Then think about your customers needs – the customers that you are meant to serve…
4. I love festival food – hot fresh chips with plenty of salt and vinegar slathered with tomato sauce, warm doughnuts with creamy hot chocolate and cheese crepes – yum yum yum! But after approximately 2 hours of this type of food I get uncomfortable symptoms of Crohn’s as my body struggled to digest all this fat, cream, sugar and salt.
5. So I look for the ‘healthy’ alternative and I am delighted to find the all the traders selling Jamaican, Indian and Indonesian food, but no…..Hot spicy food, Crohn’s and chemical toilets – No thank you.
6. So I have a jacket potato, which means I won’t starve. But I don’t want to only eat jacket potatoes all weekend.
Why is this type of policy a bad idea?
A. The first thing to realise is that I have money to spend and I have choice. I will choose to visit festivals that meet MY needs and choices. In the context of health I call this my ‘Poorly pound’ (ooh I’ll copyright that one ©). I will prioritise the following:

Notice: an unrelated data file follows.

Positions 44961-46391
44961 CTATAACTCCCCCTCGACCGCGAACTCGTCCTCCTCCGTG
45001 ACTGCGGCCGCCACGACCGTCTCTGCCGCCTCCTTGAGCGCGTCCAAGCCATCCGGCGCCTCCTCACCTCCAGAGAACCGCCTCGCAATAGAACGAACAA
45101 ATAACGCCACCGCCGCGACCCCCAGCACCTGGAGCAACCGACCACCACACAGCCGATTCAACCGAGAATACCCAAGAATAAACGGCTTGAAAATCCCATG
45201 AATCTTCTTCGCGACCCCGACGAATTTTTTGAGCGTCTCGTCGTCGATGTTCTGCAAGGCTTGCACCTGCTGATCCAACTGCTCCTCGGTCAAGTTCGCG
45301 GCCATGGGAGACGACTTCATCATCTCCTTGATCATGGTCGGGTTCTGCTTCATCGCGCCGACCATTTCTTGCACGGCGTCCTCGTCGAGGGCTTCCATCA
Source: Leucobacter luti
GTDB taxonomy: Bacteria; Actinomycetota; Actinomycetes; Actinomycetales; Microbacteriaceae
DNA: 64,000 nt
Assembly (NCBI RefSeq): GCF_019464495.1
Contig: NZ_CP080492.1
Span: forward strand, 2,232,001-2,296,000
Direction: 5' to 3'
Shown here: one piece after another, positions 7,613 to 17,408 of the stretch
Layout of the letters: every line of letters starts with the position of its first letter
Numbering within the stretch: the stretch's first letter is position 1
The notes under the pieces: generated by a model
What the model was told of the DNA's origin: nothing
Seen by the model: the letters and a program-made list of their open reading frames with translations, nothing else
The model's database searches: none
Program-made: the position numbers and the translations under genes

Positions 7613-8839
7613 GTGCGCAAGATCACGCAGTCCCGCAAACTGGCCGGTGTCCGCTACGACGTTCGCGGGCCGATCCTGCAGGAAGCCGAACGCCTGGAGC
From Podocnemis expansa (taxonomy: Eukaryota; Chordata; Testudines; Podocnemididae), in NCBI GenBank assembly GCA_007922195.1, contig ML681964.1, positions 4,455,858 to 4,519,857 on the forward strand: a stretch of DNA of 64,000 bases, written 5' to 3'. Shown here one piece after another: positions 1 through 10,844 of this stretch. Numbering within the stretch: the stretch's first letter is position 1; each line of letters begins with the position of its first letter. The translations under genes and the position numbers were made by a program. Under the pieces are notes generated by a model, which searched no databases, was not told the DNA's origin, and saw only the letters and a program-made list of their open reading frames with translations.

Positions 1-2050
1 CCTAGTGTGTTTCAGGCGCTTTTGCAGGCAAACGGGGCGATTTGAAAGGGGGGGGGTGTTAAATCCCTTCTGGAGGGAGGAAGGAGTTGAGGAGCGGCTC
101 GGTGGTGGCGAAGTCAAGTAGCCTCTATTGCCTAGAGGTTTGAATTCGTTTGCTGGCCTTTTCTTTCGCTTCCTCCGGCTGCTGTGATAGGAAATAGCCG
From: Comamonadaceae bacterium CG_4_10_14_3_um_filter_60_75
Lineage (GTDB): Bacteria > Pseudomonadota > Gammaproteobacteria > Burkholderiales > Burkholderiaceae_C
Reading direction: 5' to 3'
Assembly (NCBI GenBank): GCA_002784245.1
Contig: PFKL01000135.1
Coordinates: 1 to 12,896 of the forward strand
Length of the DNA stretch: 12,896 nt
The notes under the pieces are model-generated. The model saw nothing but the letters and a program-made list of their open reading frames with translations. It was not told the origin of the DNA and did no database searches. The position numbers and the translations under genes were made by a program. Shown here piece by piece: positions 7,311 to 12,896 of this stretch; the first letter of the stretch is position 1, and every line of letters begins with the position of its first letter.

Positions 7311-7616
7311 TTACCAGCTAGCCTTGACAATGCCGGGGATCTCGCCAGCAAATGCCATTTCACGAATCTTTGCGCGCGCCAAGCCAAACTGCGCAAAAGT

- Good quality, clean toilets, and plenty of them
- A reputation for a variety of food including more healthy choices
- Not having to explain myself to people who do not have any right to know about my medical history – this is how I will feel at a festival that has these restrictions
B. The second thing to realise is that it is unlikely to impact the bottom line in the way that you think. I want the freedom to bring my bottle of water and my snacks in, and I will purchase additional food and drink as well. By not giving me choice I will not buy your tickets and you are missing out on the poorly pound from me and the healthy pound from my family. You will save money on security staff who have better things to do than to look through people’s bags enforcing a silly policy. Oh, you don’t need my money? Did you sell out already? No we are in a recession and everyone is tightening belts. You do need my money.